I arrived in Thailand just over ten years ago. My plan was to complete my Divemaster course and work in the scuba diving industry at the Similan Islands. Little did I know at the time that my arrival in Thailand would always be marked by the Indian Ocean Tsunami, 26th December 2004.
I also didn’t know at the time that I would still be here ten years on. Today of all days I am feeling extremely fortunate to still be here in Khao Lak. On one hand fortunate just to still be here when so many lives around me were lost. Fortunate to have my family here, watching my kids grow up and also fortunate to have witnessed Khao Lak carry on. From utter destruction, the people of Khao Lak first rallied together to help the survivors, then to rebuild their town.
Nowadays little evidence remains of the destruction. Khao Lak has not only been restored but is now thriving more than ever.
In the aftermath of the Tsunami, I sent an email to family and friends in an effort to account what had happened here in Thailand. As life in Khao Lak continues on it is important never to forget. This is my story of events from shortly before Christmas 2004.
For Paula and Andy, who, although I am not in contact with as much as I would like, I am fortunate to still be around as our lives move on.
For Nova and Ben who will never be forgotten.
An edited version of these emails appeared in The Times Newspaper on 10th January 2005. These are the full unedited emails.
24 December 2014 Email
Merry Christmas ! Just wanted to write a few lines to let you all know how it’s going in Thailand.
I arrived in Bangkok fairly tired and met some friends from Munich, a lot of you know them, Paula, Ben, Andy and Nova. Most of the time in Bangkok was spent drinking Chang Beer and generally catching up. We did go to the weekend market which is possibly the biggest market ever! The night train down to southern Thailand (Surat Thani) was eventful. We intended to have a few beers just to make the journey a bit more comfortable but ended up turning our carriage into the train’s party carriage. There’s always people walking up and down the train selling drinks but they ended up just leaving their buckets of beers by us : )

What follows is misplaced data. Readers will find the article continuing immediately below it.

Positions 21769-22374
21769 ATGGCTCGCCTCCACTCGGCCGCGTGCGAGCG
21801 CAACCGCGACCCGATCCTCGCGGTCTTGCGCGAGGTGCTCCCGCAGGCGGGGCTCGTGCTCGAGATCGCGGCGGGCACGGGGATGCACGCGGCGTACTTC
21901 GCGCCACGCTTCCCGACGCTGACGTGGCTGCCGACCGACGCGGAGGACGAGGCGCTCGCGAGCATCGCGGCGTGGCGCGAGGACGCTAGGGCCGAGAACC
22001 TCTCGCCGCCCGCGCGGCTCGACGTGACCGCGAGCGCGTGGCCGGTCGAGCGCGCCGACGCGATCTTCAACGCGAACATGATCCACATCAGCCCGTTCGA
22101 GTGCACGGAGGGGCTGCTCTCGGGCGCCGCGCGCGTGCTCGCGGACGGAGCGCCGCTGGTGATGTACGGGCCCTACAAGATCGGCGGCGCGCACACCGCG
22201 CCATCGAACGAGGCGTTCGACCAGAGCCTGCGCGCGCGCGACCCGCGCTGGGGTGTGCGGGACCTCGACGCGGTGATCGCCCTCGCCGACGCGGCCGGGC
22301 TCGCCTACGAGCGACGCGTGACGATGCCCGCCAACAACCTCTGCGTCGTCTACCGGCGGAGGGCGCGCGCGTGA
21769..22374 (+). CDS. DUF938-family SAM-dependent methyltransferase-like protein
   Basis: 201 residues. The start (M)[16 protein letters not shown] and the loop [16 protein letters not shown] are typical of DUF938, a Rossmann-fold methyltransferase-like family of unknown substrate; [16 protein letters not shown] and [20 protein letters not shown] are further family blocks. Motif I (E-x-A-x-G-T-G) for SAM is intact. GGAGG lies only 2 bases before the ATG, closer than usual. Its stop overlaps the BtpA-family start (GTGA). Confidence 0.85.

Needless to say the bus journey after the train at 6 in the morning wasn’t too pleasant ! ! ! Anyway we made it Khao Lak. I started my dive course the next day. It was fantastic to be back in the water and I dived one of my favourite sites straight away. Have seen a few leopard sharks and a black tip shark already. The Manta rays will be here in a week or two, it’s the season to spot them. Being a dive master trainee is good fun but quite stressy but very rewarding so far. I led my first dive yesterday and it went very well considering my divers were green with seasickness 🙂 ! On the 27th I will go out to the live aboard boat, that’s where my instructor is based so it will be four or five nights away from the mainland.
Right, I best sign off now, the others are waiting to start the festivities.
Christmas day will go something like this. Meet the others, head down to the beach for some sun and food. It is boiling here today btw ! ! Watch the sunset around 6 and then go to the bungalows where my friends are staying for a slap up feed that the bungalow owners are throwing. BBQ’d fresh fish, prawns and lots of other Thai specialities. What a day ! !
For anyone who knows Nathalie, she is alive and very well and I have passed on your requests that she gets to an internet place soon to send some emails !
cheers everyone (chok dee ! !)
2 January 2005 Email
I think it is time to try and recount what has happened these last few days. This mail may be harrowing but it is something I have to write at some point. Please forward onto anyone I may have missed who you think might want to hear about it. (this keyboard is crap so if i miss out any letters that’s why)
Am not sure what time I woke up. I think it was about 11.30am. I thought I heard someone calling my name, they were calling Richard so i presumed it was someone from the dive shop as all my friends call me Ric. It had been a late night the night before, we had had a wonderful Christmas, Paula, Ben, Andy, Nova, Jessie, Marco (2 travelling friends of A and N) and myself. After dinner we had sat on the beach until around 4. It was such a calm night, the tide was out, the sea completely flat with a bright full moon overhead. We were all pretty drunk when we left, I had even thought about sleeping were the others were staying on one of the massage chairs at the resort.